Good Nutrition Advice

For a healthy body and mind

Tag: high blood pressure

nutrition advice

Health Benefits of Taking a Nap

Make like a Mediterranean and have a siesta, it could be great for your health.

A study presented at the European Society of Cardiology explores the benefits of taking a nap. The team of scientists led by Dr Kallistratos from Asklepieion Voula General Hospital in Athens monitored 386 participants (200 men and 186 women – average age 61.4 years old).

All of them had hypertension. The researchers recorded a number of things including sleep time, blood pressure, lifestyle habits, BMI (Body Mass Index) and echocardiographic measurements.

The results showed that sleeping for 60 minutes after a midday meal gave an average blood pressure reading (over 24 hours) that was 4mm of mercury lower and the participants’ blood pressure continued to drop by 2% and used less medication.

I know that it’s not realistic to imagine that everyone has the luxury of taking a nap for an hour after lunch, but if you’re able to do it at the weekend or on a day off, you should. Resting after lunch is also great for your digestion.

References: European Society of Cardiology

good nutrition advice

Calcium & Magnesium Reduce Metabolic Syndrome

good nutrition adviceCalcium and magnesium reduce metabolic syndrome.

With obesity on the rise, the risk of metabolic syndrome increases as the two are closely linked. A recent study published in the British Journal of Nutrition found calcium and magnesium could reduce the risk of metabolic syndrome.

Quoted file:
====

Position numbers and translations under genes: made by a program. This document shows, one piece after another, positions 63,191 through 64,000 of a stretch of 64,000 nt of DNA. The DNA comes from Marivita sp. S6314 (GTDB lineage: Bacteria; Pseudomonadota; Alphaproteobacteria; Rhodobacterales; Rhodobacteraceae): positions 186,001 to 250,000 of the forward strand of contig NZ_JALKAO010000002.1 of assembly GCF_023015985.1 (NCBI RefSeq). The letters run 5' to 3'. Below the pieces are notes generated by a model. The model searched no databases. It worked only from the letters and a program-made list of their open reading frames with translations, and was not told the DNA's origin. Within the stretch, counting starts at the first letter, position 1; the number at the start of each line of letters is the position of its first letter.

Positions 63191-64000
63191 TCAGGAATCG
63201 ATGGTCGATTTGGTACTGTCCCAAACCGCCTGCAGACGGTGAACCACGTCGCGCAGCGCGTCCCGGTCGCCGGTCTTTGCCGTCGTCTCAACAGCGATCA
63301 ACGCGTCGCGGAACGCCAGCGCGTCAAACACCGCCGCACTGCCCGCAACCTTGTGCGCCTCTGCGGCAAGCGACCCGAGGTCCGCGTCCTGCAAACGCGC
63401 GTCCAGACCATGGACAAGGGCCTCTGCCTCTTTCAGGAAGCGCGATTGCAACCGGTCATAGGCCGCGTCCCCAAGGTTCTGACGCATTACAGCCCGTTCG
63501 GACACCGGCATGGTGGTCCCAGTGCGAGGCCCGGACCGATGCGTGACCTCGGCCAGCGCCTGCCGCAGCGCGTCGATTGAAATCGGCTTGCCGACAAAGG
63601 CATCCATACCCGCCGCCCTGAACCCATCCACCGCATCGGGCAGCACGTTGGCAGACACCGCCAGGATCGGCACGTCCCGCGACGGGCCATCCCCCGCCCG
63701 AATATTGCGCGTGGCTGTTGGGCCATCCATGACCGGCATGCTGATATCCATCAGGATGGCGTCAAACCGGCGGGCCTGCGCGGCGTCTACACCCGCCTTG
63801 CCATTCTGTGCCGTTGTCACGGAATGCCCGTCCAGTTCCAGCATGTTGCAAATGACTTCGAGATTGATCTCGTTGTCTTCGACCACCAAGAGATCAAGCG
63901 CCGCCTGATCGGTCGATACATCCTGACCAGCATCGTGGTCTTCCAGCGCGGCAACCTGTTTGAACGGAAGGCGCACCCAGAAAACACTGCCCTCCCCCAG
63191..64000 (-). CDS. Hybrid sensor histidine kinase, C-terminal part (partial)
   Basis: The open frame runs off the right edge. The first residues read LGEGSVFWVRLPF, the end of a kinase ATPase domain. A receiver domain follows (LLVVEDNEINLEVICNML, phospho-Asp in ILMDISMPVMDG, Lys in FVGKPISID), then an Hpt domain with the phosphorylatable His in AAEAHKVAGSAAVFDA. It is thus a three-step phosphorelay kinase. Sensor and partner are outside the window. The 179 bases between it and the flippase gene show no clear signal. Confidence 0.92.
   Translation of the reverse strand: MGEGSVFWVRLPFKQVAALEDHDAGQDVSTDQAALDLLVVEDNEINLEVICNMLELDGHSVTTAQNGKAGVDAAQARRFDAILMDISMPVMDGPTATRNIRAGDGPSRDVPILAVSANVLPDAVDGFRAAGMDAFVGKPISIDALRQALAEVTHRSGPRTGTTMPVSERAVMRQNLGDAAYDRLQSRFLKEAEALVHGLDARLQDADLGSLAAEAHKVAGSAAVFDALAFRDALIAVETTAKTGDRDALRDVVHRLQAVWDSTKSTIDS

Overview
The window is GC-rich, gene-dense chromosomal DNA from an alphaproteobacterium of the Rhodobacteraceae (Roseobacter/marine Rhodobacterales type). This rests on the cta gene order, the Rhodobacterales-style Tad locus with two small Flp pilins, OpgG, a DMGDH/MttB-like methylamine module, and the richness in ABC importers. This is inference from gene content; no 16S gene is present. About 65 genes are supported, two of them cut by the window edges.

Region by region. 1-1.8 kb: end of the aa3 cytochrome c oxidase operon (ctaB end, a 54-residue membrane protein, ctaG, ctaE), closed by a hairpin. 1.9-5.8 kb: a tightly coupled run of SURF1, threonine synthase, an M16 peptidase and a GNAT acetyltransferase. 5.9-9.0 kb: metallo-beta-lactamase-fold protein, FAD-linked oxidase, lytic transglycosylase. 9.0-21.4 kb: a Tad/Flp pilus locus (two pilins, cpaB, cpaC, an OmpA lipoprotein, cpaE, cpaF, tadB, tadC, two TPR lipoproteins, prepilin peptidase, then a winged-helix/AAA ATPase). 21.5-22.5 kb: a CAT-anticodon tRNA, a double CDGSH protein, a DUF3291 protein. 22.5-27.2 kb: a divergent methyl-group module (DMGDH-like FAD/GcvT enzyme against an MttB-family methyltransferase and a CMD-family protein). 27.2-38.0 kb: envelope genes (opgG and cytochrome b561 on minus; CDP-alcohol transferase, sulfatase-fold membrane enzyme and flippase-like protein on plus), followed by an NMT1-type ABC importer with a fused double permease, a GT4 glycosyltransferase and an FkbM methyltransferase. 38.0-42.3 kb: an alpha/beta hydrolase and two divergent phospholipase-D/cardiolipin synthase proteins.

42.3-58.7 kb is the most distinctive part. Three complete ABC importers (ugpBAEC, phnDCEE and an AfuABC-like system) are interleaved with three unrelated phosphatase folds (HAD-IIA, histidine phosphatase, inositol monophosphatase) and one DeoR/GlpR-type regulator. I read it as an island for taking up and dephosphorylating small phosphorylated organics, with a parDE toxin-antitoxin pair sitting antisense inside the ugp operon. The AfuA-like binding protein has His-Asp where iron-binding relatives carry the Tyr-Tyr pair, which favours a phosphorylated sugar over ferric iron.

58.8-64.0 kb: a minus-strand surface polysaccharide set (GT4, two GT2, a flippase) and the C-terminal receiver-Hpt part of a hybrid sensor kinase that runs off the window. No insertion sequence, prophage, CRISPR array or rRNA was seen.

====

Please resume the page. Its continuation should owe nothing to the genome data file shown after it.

The research carried out by Case Western Reserve University (U.S.) used data from 9,418 adults and found that women who were meeting the US Recommended Daily Allowances (RDA) for magnesium and calcium had a lower risk of metabolic syndrome. It was bad news for men, though, who appeared to need over the RDA for their risk to be lowered.

Metabolic syndrome is a group of characteristics that include fat around the middle, glucose intolerance and high blood pressure (hypertension). The syndrome is also associated with high levels of harmful fats in the blood linked to heart disease, cancers and type 2 diabetes.

Good food sources of magnesium include pulses, nuts, seeds, leafy vegetables and whole grains. Good food sources of calcium include white beans (cannellini), dried figs, kale, black-eyed peas, almonds and tofu. It is also worth taking a good quality supplement to support your diet.

References: Dietary intake of calcium and magnesium and the metabolic syndrome in the National Health and Nutrition Examination

Time To Get Rid of Tummy Fat

Time to get rid of tummy fat

Time to get rid of tummy fat

I hate to have to tell you this, but tummy fat really is toxic fat.

The fat around your middle manufactures an array of chemical messengers including blood-clotting agents, substances that contract blood vessels and raise blood pressure, inflammatory agents, hormones and molecules that control hunger.

Fat cells are also able to produce an immune response in the body, which causes inflammation. Fat cells also secrete oestrogen and two other compounds — tumour necrosis factor alpha and resistin — both of which interfere with the functioning of insulin.